True Grit

The Gonzaga women have battled their way to the top of the WCC … again.

Senior Kayla Standish has made the adjustment to life after Courtney. - TORREY VAIL
Torrey Vail
Senior Kayla Standish has made the adjustment to life after Courtney.

When I approached Gonzaga women’s basketball coach Kelly Graves last summer with the idea of a two-part series focused on “Life After Courtney Vandersloot,” he told me he was actually optimistic.

And why not? He was returning four seniors, including his all-WCC selections, Kayla Standish and Katelan Redmon, in addition to Haiden Palmer, a red-shirt transfer from Oregon State. To make things even more promising, a few days later word came from the NCAA that his other experienced transfer, Taelor Karr from Kansas State, wouldn’t have to sit out a year. He had some up-and-coming sophomores, and he liked his bevy of incoming freshmen.

Then, a word of caution: “Top to bottom, the conference will be much, much tougher this year. And I know how good BYU can be; we won’t be winning by the margins we put up with Courtney.” Graves paused. “But at the end of the season, I’m very confident we will be right there.”

Turns out he had it about right. The Gonzaga women finished regular season play at 25-4 (14-2 in conference) after thumping BYU 77-60 in the McCarthey Athletic Center on Saturday night. This earned them the No. 1 seed and a double bye in this weekend’s conference tournament in Las Vegas.

Palmer and Karr have contributed all that Graves could have hoped. They brought dangerous outside shooting, good ball handling and a mature sense of the game. Standish? Well, Kayla just picked up where she left off last year. Her double-doubles have become routine. Heading into the BYU game, she was fifth in the conference in scoring and third in rebounding.

Katelan Redmon had the biggest adjustment to make in the post-Courtney world. “Katelan’s game is transition,” observes Graves. “She hasn’t been getting those run-outs that she got with Courtney.” Last year, Redmon remarked that, “Courtney would get me the ball even when I didn’t think I was open.”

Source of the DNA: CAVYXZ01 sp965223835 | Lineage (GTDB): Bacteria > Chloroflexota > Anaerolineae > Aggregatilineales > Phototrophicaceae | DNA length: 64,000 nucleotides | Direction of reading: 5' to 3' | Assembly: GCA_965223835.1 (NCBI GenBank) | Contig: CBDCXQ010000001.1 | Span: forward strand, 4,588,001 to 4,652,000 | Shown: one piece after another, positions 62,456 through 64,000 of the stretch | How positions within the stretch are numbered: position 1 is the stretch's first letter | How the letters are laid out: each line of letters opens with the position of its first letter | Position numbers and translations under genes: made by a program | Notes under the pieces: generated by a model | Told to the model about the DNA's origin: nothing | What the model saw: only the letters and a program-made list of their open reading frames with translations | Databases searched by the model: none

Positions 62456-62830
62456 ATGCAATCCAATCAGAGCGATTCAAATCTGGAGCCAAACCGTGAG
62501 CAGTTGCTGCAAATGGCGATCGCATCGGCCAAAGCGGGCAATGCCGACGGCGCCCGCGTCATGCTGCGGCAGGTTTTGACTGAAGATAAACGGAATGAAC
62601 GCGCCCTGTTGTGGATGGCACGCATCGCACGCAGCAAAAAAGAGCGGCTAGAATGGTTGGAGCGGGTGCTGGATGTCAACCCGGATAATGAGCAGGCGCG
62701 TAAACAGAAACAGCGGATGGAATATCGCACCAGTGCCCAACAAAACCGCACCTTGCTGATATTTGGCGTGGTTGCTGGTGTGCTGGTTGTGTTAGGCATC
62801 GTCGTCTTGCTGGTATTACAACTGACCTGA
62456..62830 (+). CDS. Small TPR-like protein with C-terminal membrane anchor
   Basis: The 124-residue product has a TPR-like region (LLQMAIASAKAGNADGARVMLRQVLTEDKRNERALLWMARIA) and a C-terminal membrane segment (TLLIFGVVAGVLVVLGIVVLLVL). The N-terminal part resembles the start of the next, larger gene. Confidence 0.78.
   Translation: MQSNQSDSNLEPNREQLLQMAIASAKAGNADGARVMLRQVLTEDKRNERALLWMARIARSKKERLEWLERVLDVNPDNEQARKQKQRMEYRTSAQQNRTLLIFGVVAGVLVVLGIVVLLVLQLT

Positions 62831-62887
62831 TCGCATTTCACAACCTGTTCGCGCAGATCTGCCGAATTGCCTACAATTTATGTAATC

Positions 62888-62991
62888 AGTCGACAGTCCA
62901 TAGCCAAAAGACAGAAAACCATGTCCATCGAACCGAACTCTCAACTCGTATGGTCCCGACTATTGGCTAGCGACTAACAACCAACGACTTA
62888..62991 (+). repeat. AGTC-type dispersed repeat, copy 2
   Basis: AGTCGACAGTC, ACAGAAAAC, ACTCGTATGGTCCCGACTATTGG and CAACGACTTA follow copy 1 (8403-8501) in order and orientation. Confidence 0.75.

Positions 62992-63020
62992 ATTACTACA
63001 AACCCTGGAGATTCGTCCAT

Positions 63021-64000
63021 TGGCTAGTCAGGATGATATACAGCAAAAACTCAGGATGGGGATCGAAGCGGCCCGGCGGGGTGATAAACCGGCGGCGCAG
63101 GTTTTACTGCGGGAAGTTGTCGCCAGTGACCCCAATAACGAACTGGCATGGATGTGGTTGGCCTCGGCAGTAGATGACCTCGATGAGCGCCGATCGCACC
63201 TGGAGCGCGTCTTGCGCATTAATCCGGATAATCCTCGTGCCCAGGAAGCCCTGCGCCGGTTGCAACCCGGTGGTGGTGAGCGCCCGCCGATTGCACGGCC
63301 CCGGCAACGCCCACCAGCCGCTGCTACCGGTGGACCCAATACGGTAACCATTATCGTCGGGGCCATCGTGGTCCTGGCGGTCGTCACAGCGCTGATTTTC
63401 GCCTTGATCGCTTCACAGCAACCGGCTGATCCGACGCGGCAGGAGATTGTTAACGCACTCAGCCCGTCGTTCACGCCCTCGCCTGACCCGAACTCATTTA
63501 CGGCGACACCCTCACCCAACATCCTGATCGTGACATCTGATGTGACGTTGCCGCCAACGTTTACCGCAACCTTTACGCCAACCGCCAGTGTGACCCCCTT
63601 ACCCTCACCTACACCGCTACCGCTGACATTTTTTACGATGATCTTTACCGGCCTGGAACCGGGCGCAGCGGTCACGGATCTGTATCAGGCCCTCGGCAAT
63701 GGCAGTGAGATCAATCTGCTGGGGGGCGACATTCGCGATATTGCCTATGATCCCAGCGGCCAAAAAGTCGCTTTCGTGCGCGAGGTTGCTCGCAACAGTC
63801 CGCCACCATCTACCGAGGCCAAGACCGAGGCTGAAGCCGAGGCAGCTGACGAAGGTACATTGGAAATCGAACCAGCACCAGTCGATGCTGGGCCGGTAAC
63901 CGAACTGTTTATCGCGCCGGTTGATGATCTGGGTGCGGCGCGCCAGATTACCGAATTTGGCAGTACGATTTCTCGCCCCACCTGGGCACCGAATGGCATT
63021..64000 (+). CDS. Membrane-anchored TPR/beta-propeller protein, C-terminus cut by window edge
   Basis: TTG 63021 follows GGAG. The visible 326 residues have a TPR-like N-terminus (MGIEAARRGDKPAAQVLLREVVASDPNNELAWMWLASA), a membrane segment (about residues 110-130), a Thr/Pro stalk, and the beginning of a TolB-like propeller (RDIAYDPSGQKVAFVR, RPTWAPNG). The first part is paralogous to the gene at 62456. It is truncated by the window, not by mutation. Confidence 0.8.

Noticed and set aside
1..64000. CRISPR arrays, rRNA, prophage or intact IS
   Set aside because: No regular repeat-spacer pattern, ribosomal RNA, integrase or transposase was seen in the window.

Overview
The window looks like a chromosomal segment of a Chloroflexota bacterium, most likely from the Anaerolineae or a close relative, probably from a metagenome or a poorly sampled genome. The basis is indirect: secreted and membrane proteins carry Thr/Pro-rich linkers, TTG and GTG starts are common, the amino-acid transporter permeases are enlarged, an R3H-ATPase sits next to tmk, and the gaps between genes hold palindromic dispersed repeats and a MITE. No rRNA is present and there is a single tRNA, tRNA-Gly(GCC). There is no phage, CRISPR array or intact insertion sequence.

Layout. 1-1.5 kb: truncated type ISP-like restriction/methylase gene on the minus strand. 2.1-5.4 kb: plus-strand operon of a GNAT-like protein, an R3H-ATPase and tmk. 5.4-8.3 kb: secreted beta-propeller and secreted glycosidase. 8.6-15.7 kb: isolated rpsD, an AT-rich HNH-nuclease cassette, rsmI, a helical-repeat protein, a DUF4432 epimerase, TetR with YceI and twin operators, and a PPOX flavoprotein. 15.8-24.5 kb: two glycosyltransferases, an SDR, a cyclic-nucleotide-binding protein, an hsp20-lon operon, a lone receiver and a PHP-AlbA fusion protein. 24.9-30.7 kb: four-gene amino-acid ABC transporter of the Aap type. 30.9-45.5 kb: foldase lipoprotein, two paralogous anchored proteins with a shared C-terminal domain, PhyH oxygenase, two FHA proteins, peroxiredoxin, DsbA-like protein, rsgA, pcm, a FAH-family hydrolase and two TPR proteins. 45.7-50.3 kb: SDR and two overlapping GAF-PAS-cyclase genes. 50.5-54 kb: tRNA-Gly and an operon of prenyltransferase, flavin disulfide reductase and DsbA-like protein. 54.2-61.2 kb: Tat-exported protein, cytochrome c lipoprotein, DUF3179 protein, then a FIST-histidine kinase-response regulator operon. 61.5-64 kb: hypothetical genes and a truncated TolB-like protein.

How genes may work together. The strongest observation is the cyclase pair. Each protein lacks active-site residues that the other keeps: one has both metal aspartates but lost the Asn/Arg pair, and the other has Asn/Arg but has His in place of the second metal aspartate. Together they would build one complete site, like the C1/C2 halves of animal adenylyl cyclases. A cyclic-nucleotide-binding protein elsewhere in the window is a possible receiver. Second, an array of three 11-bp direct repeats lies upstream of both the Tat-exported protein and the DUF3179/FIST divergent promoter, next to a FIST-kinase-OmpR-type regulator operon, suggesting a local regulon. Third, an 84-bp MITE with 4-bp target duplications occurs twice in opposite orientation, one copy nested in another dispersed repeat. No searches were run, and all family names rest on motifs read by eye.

Overall, Graves has likened last year’s team to a “symphony orchestra,” and this year’s to a “garage rock band — not pretty, but very gritty.”

The grit was on display in their December Las Vegas encounter against the nationally ranked Georgia Bulldogs. Gonzaga trailed the entire game; with 54 seconds left, the Georgia lead was still seven, 59-66. Then, whoosh! Standish, two free throws; Redmon, jumper; Karr, three-pointer; steal by Palmer and lay-in; Georgia misses, rebound Standish, pass to Redmon, pass to Palmer who drains a three-pointer for the team’s first lead.

Game over, 71-68. And don’t forget the second St. Mary’s game. On the road. This was a must-win for Gonzaga. At the time, St. Mary’s was undefeated and had beaten GU here in Spokane. Trailing the Zags at halftime 26-41, the Gaels came out strong in the second half. The lead disappeared and with less than four minutes left, the Gaels went up by four, 59-63. The season on the line, Kelly’s gritty team again figured out a way — they won by five.

Finally, on Saturday, BYU rolls into McCarthey to play Graves’ gritty garage band, which proceeded to play more like a symphony, if not with the precision of a Bach, surely with the creativity, color and intensity of a Stravinsky. Kelly’s “not natural point guards” seemed to see the court more vividly — giving Redmon back her transition game, 28 points worth. Standish had played tentatively against the Cougars’ formidable front line in Provo, missing her first 10 shots. But on Saturday, she demanded the ball and finished off most every opportunity.

BYU made a run during the second half. Star guard Hayley Steed had drained three treys in 90 seconds. At the 9:58 mark, Graves motioned his defensive ace, Jazmine Redmon, back into the game. Steed didn’t score another point.

Gonzaga 77, BYU 60. Eight championships in a row. Kelly Graves’ gritty garage band had pulled it off and done it their way.

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About The Author

Robert Herold

Robert Herold is a retired professor of public administration and political science at both Eastern Washington University and Gonzaga University. Robert Herold's collection of Inlander columns dating back to 1995, Robert's Rules, is available at Auntie's.